The medical space is still a battleground. Cellular small cells are needed to provide indoor consumer services. However, data privacy concerns make a compelling case against cellular as medical enterprises might also want to keep their data local.

Smart cities and smart grid applications are areas where the cellular network would have a stronger play.

AA: Security is still a major concern for many companies. So, what is your approach to security?

DS: On the licensed side, we are fully compliant with what the carriers want. We are onboard with technologies like embedded universal integrated circuit cards (eUICC) which are slowly being adopted by carriers.

On the LoRa side, there are several layers of security that we build into our products. For the hardware, we have a secure element that is made by Gemalto and it is similar to a SIM in providing security functions including key generation, encryption and decryption. On our roadmap, we are adding more security features like secure booting and trusted execution environment. We operate as part of the LoRa Alliance. We are an active member and I am on both its strategy and the technical committees. The Alliance released LoRaWAN 1.1 which has been evaluated by major security firms such as Deloitte and Giesecke & Devrient. It has concluded that LoRaWAN benefits from world-class security that could be better than that of cellular networks.

AA: Your solution covers different IoT technologies and that means it is important to have a wide range of partners. What is your strategy for selecting and expanding your partner ecosystem?

DS: Part of our strategy involves the LoRa Alliance which is rapidly growing, approaching 600 members including big companies like Cisco and Comcast and start-ups of different flavours. We collaborate with public network operators to provide network equipment and help them understand the LoRa technology. Moreover, we support device manufacturers in integrating our endpoint modules. Also, we helped to start the certification committee which supports devices and networks interoperability. We are an agnostic company and we work with everybody across the board even with our competitors which is interesting.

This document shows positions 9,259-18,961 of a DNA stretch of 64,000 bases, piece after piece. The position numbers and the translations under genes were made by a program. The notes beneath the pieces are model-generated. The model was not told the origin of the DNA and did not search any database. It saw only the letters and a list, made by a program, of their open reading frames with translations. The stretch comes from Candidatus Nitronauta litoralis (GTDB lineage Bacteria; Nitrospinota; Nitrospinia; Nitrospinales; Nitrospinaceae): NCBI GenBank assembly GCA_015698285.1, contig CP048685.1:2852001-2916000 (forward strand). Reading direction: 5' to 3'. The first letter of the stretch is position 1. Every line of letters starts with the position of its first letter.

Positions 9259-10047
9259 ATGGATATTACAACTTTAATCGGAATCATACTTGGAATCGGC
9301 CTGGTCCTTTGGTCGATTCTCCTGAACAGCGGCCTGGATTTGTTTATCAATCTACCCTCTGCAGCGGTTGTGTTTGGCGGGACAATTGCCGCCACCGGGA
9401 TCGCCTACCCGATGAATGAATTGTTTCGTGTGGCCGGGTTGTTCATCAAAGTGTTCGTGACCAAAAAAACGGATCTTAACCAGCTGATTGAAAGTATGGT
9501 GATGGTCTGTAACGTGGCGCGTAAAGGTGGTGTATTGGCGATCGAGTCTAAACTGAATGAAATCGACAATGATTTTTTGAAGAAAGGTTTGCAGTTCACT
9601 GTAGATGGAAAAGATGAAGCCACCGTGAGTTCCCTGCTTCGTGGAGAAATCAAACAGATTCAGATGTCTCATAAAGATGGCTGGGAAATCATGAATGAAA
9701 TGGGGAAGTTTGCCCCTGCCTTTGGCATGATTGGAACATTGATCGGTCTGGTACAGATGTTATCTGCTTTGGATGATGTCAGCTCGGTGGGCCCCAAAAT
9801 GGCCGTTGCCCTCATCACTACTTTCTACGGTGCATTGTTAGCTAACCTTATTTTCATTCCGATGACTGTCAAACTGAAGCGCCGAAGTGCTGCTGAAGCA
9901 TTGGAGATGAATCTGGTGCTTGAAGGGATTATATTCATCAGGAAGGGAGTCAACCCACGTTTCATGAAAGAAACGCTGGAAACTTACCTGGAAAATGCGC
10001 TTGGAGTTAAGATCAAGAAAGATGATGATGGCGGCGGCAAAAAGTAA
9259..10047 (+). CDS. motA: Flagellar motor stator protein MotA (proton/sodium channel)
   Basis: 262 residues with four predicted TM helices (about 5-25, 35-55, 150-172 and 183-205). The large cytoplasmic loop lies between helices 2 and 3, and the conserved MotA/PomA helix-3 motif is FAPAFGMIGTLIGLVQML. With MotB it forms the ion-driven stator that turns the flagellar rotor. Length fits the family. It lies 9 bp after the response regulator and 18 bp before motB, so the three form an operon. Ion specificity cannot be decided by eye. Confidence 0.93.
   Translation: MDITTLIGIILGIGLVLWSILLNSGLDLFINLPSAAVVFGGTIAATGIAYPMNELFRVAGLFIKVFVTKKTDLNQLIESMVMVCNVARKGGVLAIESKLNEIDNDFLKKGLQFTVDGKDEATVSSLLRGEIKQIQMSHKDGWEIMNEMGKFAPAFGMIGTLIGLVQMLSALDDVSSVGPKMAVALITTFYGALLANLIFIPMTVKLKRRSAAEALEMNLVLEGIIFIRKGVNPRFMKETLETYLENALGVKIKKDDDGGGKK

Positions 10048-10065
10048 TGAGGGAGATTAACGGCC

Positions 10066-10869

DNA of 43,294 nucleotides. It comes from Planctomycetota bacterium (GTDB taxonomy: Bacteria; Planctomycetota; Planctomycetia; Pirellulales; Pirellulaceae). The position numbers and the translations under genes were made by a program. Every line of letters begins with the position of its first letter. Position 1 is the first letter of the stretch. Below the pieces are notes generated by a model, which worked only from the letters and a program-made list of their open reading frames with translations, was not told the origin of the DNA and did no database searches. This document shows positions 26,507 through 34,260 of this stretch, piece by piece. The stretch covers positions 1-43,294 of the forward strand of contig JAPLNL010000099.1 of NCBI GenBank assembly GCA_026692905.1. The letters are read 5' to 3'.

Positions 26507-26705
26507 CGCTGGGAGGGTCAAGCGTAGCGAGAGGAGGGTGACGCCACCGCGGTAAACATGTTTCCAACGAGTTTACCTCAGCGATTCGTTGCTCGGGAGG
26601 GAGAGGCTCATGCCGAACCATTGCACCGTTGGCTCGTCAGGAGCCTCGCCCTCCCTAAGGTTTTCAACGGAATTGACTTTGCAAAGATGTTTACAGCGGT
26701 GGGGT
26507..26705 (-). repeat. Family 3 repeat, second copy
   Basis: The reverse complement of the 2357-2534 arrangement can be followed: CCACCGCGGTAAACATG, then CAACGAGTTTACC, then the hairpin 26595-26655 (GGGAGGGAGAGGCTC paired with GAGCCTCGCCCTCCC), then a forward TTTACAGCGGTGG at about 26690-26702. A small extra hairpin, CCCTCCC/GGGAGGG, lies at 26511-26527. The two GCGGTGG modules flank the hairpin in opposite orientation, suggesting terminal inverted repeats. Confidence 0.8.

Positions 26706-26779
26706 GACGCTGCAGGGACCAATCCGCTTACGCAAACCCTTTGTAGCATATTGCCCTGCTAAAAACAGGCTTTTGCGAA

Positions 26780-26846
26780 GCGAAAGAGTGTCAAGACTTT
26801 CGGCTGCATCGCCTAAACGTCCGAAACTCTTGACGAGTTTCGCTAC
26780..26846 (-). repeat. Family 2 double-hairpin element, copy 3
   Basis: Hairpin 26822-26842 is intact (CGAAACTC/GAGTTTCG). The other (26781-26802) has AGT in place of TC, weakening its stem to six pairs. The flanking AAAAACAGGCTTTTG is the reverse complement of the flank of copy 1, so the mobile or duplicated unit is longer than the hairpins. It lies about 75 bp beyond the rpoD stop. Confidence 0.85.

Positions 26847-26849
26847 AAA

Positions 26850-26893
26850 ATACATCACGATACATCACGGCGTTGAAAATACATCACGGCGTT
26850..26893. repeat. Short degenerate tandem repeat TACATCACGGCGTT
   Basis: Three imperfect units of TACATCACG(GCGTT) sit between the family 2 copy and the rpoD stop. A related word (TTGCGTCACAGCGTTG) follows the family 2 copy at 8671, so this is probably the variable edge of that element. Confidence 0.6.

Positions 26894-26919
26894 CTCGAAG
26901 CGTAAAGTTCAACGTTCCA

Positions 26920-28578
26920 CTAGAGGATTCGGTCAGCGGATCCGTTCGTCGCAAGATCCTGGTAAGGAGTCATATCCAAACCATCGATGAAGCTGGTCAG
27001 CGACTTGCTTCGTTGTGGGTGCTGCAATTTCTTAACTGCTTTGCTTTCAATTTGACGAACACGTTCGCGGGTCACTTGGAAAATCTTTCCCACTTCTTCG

AA: Finally, what is on your roadmap for 2018?

DS: We break our roadmap down into three sections; the endpoints, the gateways and the cloud platforms. For cloud platforms, all I can say that in 2018, we will be addressing the needs of the enterprise in a strong way. So, look for a big announcement from MultiTech in this space. For gateways, we are diversifying our products in different areas. First, we are releasing a series of geolocation gateways and we will continue to develop their accuracy to bring it closer to global positioning system (GPS) accuracy. Second, we are improving the capacity, the security, and the ease of deployment of our regular gateways. For endpoints, we see them moving away from being general purpose to being more tightly integrated with the specific functionalities of the devices. We are working with partners to add a range of capabilities in areas like security and positioning. For example, our partner; Combain provides indoor location services based on a mix of technologies such as Wi-Fi and Bluetooth. We are collaborating with them to add LoRa to the mix.